I was recently reflecting on Pope Benedict's latest letter to the world, Caritas in Veritate, and was captivated by the attention and reverence he gave to creation. It was in section 48. And then I thought about the Disney Pocahontas song.
Come run the hidden pine trails of the forest
Come taste the sunsweet berries of the Earth
Come roll in all the riches all around youAnd for once, never wonder what they're worth
Now I grew up loving the woods. I discovered Thoreau's Walden when I was in high school and I found myself reading snatches of it constantly, and reflecting on them as I'd walk the bogs or the pine woods of southern New Jersey. As a young Catholic, I discovered that God not only poured his Grace and Love into us through the Bible and the seven sacraments, but through His first Book, Creation as well. God has planted (and continues to plant) countless lessons for us in the rise and fall of the seasons, and in the rhythm of life of all manner of creatures.
Creation is our first birthday present, in a manner of speaking. These miracles around us are like little love letters for us. With prayer and a sacramental vision, we can discover in a walk outside a shimmering trail of signs pointing to God.
Sadly, I've met many "Conservative" Catholics who are afraid to read this book. They feel it's like dipping our toes in the waters of the New Age movement. But how can God's creation, when rightly viewed, lead anywhere else but to... God? Enter Pope Benedict...
Nature expresses a design of love and truth. It is prior to us, and it has been given to us by God as the setting for our life. Nature speaks to us of the Creator (cf. Rom 1:20) and his love for humanity. It is destined to be “recapitulated” in Christ at the end of time (cf. Eph 1:9-10; Col 1:19-20). Thus it too is a “vocation”. Nature is at our disposal not as “a heap of scattered refuse”, but as a gift of the Creator who has given it an inbuilt order, enabling man to draw from it the principles needed in order “to till it and keep it” (Gen 2:15).- Pope Benedict XVI, Caritas in Veritate, 48
Years ago, when the Disney film Pocahontas came out, I remember being struck by some of the lines in the song Colors of the Wind.
You think you own whatever land you land on
The Earth is just a dead thing you can claim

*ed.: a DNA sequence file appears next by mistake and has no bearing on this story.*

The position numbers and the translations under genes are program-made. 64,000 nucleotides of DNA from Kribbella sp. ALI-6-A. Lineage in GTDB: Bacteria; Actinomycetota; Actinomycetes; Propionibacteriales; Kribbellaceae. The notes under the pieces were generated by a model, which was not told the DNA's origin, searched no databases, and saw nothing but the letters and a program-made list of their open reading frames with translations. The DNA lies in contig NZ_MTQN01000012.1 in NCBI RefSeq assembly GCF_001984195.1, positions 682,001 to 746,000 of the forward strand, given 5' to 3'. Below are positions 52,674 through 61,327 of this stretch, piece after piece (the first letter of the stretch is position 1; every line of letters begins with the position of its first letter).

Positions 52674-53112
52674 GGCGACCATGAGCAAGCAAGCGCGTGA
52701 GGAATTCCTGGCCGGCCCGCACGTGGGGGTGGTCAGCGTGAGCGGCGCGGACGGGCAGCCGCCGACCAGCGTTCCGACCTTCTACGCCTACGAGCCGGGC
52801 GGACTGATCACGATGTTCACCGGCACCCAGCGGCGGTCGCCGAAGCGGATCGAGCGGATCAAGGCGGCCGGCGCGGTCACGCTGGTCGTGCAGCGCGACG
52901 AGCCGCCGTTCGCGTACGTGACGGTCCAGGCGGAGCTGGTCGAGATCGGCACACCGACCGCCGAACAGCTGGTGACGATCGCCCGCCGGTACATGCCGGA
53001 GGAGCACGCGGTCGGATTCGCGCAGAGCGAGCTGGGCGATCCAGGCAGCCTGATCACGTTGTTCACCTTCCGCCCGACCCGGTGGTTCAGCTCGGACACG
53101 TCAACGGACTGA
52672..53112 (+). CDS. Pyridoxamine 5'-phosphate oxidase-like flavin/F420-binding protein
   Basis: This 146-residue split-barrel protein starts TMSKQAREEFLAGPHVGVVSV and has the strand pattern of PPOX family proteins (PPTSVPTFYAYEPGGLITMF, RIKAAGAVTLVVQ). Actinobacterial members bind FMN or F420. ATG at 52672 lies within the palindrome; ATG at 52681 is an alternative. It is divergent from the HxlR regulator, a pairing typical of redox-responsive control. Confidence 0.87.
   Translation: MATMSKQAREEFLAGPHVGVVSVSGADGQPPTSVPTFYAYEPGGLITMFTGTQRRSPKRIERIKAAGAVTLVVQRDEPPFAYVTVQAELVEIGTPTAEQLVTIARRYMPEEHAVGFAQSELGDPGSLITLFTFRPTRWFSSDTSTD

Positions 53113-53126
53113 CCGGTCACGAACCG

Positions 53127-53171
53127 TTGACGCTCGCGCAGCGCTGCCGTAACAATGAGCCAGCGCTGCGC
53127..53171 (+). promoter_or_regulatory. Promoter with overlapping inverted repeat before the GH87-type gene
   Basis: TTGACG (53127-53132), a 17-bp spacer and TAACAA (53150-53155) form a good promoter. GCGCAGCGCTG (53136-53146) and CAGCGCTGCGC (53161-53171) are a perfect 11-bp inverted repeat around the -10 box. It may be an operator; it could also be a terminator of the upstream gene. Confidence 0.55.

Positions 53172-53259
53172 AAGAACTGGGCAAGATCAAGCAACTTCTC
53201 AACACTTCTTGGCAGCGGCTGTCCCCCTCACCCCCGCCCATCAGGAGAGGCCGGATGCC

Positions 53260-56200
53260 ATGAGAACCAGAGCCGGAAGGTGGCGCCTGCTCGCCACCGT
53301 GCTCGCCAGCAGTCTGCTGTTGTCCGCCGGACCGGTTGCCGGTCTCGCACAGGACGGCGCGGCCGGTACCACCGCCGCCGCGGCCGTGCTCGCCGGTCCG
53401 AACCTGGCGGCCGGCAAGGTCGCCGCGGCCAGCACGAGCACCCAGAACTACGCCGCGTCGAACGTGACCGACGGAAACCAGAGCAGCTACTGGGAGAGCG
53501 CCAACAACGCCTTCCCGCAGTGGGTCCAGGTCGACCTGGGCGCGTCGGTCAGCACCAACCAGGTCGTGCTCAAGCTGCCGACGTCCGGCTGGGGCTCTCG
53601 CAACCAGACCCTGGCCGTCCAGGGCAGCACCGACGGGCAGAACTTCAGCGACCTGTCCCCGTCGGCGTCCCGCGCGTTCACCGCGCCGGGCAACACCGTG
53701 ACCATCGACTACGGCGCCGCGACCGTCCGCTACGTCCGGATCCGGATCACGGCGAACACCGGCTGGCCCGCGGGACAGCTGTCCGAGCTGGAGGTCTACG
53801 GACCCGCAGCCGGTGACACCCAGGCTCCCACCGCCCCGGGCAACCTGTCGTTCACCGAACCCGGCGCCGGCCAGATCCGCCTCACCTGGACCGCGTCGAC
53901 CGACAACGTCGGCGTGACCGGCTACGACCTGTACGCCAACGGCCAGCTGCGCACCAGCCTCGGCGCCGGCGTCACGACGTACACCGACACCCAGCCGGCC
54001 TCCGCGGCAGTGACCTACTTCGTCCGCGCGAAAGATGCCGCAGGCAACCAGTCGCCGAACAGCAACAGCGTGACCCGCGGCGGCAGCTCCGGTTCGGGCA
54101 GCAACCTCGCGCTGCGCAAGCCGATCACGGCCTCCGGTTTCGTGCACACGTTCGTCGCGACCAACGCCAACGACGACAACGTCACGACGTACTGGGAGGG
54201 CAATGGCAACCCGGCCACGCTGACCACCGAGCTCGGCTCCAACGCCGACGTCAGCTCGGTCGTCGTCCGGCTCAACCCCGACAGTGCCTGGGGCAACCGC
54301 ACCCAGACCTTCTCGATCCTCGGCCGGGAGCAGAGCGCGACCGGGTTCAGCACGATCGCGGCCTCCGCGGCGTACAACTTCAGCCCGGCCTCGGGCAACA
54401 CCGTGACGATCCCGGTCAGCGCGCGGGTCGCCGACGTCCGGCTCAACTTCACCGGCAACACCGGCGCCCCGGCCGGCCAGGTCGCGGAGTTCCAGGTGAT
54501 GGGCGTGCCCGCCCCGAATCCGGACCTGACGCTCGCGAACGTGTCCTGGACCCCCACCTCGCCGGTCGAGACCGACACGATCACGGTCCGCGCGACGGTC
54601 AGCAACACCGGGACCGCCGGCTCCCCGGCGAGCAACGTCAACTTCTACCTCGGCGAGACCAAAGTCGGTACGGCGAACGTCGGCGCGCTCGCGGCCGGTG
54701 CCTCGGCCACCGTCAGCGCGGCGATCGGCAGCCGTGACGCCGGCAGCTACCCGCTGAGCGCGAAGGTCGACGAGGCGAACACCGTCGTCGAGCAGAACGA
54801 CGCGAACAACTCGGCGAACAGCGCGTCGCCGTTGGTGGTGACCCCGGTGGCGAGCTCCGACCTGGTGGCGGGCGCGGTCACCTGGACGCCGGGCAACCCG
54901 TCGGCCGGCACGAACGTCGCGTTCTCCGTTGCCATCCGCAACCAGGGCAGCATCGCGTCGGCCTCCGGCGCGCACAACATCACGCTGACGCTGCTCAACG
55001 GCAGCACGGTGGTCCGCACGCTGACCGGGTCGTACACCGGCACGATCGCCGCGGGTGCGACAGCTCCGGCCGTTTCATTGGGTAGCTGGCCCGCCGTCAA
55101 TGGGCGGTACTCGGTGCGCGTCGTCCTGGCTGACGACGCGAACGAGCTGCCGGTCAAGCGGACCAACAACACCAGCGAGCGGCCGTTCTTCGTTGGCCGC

But I know every rock and tree and creature
Has a life, has a spirit, has a name...
Now I knew there was some truth to this, but I knew as well that something was just a bit off as the song continued. Man suddenly became "lost in the cosmos" to quote a Walker Percy title. Just another piece of the mosaic, with "the heron and the otter as his friends." So just as I've met some who shy away from creation, I've met some who have obsessed about it, seeing God as somehow in everything - a kind of Christian pantheism. We should remember that the Spirit hovered "over" the waters in the beginning of Genesis, not within them. That's what we mean by the term "supernatural."
I think we just need balance, which is exactly what the Pope gives us in his latest encyclical:
...It should also be stressed that it is contrary to authentic development to view nature as something more important than the human person. This position leads to attitudes of neo-paganism or a new pantheism — human salvation cannot come from nature alone, understood in a purely naturalistic sense.- Pope Benedict XVI, Caritas in Veritate, 48
Keeping our heads about us is the key. Pope Benedict quoted his predecessor Pope Paul VI as saying that “the world is in trouble because of the lack of thinking.” We need to recognize that our place in the universe is not random or insignificant, nor is our role to act as dominators of the environment.
...It is also necessary to reject the opposite position, which aims at total technical dominion over nature, because the natural environment is more than raw material to be manipulated at our pleasure; it is a wondrous work of the Creator containing a “grammar” which sets forth ends and criteria for its wise use, not its reckless exploitation.- Pope Benedict XVI, Caritas in Veritate, 48
We are sons and daughters who have been given the task of caring for and custody of all creatures great and small. We are stewards of a great gift, and if we are attentive to it, if we listen to it, we can learn much from it. As the Pope said in his letter, "The way humanity treats the environment influences the way it treats itself..." (CV 51)
You can own the Earth and still
All you'll own is earth until
You can paint with all the colors of the wind
That "wind" in my mind is the Holy Spirit, Who alone can give us the insights and the grace we need to untwist what is twisted in our thoughts, our music, our agendas and ideas, and essentially our world. So come Holy Spirit, enlighten us!
With Christians, a poetical view of things is a duty. We are bid to color all things with hues of faith, to see a divine meaning in every event.
- Cardinal John Henry Newman